# Re: st: large numbers in comb(n,k) function: no success

 From Inna Becher To statalist@hsphsun2.harvard.edu Subject Re: st: large numbers in comb(n,k) function: no success Date Thu, 05 Feb 2009 17:40:40 +0100

Thank you, Bill. I've just spoken with a mathematician, he showed me a similar way you did.
```the formula I need is actually:

probability=1- [comb(n-m,k)/comb(n, k)]
so I have useful numbers after the computation. (n=180000, m=2, k=2000)

Inna

William Gould, StataCorp LP schrieb:
```
Inna Becher <inna.becher@uni-konstanz.de> wrote,
I would like to implement a comb(n,k) function. But my Stata does not allow it because of large n, k-numbers. N=180000 and k=2000. Is there any other way to do it? I wasn't successful by using exp(lnfactorial(n)) in mata as well.
```
```
Maarten buis <maartenbuis@yahoo.co.uk> replied,
```The outcome of comb(180000,2000) is going to be,
```
ridiculously large (> 8e+307) and it hits the limit of what can be stored in double precision [...]
```
Yes, that's right.  In fact, the answer is between 1e+4770 and 1e+4771.

comb(n, k) is defined

n!
comb(n, k)  =  ---------   =  (n!)/( k! (n-k)! )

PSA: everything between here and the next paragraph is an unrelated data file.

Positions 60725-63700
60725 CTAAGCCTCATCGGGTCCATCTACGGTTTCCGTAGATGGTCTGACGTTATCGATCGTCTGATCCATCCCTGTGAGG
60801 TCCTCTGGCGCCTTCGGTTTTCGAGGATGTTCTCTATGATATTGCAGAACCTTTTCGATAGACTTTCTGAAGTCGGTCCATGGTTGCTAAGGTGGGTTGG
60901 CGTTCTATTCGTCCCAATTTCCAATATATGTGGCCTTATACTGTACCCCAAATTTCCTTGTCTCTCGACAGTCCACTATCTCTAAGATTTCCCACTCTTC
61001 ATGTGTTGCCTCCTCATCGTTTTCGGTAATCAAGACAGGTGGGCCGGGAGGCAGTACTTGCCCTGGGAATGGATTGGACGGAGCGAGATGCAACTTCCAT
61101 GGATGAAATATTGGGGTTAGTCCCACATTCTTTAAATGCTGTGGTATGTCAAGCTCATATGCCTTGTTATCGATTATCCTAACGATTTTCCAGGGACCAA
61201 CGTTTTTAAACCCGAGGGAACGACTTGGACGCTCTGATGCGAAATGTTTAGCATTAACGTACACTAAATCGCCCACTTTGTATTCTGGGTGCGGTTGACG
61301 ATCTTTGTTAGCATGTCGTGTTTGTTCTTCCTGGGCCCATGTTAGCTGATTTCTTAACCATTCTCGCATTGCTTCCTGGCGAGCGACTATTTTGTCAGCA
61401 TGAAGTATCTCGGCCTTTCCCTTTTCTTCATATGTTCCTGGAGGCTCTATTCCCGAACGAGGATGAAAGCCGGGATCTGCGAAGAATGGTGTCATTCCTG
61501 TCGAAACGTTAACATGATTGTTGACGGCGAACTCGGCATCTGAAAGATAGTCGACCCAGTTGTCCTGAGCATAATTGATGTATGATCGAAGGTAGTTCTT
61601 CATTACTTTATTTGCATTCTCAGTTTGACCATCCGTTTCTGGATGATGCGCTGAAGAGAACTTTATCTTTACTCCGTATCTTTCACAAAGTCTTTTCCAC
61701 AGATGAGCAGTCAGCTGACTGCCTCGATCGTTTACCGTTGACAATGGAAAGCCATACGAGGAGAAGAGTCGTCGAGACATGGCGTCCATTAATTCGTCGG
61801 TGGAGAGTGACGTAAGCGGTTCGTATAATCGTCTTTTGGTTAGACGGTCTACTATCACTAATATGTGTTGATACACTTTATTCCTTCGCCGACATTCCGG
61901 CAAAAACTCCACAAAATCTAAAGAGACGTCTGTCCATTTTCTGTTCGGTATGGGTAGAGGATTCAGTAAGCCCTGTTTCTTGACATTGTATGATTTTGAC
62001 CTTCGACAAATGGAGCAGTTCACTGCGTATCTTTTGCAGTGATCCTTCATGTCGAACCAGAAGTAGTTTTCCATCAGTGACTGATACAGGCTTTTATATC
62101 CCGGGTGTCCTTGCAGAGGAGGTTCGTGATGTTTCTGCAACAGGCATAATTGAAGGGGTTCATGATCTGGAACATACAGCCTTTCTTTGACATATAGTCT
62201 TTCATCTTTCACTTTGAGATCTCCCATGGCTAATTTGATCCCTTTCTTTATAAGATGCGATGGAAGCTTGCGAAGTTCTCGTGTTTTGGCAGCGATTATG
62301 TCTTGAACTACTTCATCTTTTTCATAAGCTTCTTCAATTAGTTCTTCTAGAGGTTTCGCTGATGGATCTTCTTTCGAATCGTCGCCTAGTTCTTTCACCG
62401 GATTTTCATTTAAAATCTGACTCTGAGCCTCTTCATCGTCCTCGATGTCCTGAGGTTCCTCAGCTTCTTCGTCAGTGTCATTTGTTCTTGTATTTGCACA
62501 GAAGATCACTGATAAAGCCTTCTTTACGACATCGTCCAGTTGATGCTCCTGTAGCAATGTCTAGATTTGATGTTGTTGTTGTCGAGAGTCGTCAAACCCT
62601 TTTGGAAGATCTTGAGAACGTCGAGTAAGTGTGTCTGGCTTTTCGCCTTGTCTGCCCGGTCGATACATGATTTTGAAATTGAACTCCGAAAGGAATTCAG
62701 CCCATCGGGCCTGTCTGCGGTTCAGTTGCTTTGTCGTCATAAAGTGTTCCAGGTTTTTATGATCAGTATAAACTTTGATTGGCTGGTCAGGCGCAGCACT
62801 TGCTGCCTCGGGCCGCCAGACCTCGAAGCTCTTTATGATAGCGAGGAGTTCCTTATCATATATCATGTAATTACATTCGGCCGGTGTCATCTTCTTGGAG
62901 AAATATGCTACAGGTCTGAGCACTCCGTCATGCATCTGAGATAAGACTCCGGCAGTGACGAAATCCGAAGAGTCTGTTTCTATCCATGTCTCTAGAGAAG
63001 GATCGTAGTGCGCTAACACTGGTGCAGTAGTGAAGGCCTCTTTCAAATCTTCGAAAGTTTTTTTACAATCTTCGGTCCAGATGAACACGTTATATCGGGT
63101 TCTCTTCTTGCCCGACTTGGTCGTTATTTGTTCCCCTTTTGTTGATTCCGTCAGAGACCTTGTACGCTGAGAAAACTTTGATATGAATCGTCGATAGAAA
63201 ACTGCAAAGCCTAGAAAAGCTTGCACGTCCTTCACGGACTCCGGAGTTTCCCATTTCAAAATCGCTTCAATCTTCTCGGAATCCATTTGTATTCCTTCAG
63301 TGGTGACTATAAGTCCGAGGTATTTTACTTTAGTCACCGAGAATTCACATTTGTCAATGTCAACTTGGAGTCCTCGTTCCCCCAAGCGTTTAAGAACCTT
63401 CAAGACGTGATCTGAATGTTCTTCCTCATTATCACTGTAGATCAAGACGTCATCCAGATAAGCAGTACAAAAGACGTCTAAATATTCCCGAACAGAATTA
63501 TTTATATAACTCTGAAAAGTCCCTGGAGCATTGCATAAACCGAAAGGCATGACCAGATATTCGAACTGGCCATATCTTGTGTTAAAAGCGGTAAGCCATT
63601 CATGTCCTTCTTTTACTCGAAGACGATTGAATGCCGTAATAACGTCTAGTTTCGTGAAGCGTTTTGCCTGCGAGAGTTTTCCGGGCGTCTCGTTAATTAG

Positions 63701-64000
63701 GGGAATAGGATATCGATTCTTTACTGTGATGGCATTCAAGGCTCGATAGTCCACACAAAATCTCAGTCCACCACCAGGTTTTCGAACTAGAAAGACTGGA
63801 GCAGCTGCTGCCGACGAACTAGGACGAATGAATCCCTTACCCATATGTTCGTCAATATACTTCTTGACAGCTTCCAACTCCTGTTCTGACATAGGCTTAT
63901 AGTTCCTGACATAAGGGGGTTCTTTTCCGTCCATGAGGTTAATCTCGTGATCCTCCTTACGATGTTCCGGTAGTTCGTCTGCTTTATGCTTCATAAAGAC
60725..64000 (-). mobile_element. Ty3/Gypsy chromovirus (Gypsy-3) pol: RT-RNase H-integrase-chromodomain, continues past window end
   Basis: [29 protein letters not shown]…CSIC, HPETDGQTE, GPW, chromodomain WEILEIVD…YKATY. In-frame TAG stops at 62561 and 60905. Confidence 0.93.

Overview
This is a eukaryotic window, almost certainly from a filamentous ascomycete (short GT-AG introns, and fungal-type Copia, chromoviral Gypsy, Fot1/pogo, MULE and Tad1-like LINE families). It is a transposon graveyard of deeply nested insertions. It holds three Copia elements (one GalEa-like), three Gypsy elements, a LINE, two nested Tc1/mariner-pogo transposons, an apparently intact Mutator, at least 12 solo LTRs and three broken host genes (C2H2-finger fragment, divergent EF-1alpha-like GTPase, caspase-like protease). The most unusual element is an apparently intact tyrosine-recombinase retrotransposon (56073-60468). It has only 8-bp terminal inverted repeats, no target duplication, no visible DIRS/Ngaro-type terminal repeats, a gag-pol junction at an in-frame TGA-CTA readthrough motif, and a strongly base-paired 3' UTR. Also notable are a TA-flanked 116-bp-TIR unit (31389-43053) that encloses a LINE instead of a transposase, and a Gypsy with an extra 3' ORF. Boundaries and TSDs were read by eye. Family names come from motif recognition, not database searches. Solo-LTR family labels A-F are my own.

k! (n-k)!

```
Thus,
```       ln(comb(n,k)    =  ln( (n!)/( k! (n-k)! ) )
=  ln(n!) - ln(k!) - ln(n-k)!

```
Stata has a lnfactorial() function, so we can plug in and get
```           . scalar n = 180000

. scalar k = 2000

. display lnfactorial(n) - lnfactorial(k) - lnfactorial(n-k)
10983.753

```
In log base 10, that 10983.753/ln(10) = 4770.1833. Hence my statement, the answer is between 1e+4770 and 1e+4771.
```
```
1e+4770 is unimagineably big. The number of particles in the observable universe is estimated to be between 1e+72 and 1e+87, so it would not be possible to tally 1e+4770.
```
-- Bill
wgould@stata.com
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```
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